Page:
Political Dynamics of Family Policy Modernization in Post-Industrial Welfare States

Friday, July 14, 2017
Humanities LT G255 (University of Glasgow)
Silja Häusermann , Department of Political Science, University of Zurich
Christine Zollinger , University of Zurich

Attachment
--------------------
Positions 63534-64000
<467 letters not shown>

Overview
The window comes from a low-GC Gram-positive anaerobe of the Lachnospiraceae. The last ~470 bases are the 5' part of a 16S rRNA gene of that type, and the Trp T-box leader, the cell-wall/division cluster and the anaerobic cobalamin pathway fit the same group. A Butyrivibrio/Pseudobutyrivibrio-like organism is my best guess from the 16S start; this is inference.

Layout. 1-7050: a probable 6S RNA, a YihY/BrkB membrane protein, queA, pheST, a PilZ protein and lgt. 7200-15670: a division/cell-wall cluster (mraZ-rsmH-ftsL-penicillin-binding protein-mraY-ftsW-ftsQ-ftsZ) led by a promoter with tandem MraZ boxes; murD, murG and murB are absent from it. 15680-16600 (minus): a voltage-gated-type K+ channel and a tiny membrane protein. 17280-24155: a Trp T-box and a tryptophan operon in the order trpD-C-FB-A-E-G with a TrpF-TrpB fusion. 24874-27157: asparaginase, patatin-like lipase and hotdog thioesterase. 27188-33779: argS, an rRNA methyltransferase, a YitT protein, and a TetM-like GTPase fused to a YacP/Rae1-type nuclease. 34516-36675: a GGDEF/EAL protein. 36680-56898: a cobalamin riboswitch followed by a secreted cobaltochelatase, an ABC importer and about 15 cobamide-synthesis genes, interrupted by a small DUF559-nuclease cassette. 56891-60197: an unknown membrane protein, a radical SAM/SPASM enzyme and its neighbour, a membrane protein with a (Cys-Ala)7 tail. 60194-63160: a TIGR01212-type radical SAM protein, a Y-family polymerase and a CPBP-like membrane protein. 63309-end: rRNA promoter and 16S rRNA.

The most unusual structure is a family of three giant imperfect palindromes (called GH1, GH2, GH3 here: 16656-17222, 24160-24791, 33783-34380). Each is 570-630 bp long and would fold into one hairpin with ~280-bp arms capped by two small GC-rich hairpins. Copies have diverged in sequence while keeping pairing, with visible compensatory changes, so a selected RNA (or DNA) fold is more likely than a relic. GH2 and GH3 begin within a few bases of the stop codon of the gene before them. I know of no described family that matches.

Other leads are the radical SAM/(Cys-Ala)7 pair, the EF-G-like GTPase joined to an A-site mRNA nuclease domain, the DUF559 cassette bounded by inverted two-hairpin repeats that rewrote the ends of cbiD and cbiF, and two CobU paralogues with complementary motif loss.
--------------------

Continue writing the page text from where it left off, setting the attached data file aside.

How can we explain the modernization of family policy in a post-industrial welfare state? We study this question by analyzing all family policy reform processes between the 1970s and 2013 in Germany. Germany is a typical case for a continental, conservative welfare state regime, where the traditional male breadwinner model of family policy has become increasingly ill-suited. Despite a clear functionalist pressure in favor of reforms encouraging female labor market participation and a strong new left, we observe a hybrid development of family policy. Traditional income replacement expansion coexists with the adoption of new social investment policies such as childcare or parental leave. We argue that this hybrid development of family policy can only be explained if we conceptualize the politics of reform in a multi-dimensional policy space. Indeed, income protection and social investment are two dimensions that generate new possibilities for both alliances and divides between political actors. Whereas the political Left has been the most consistent advocate of social investment policies over time, parties of the right (Christian democrats and market-liberals) have allied with the Left in favor of selective social investment reforms. However, those coalitions were only possible in exchange with an expansion of traditional income replacement policies.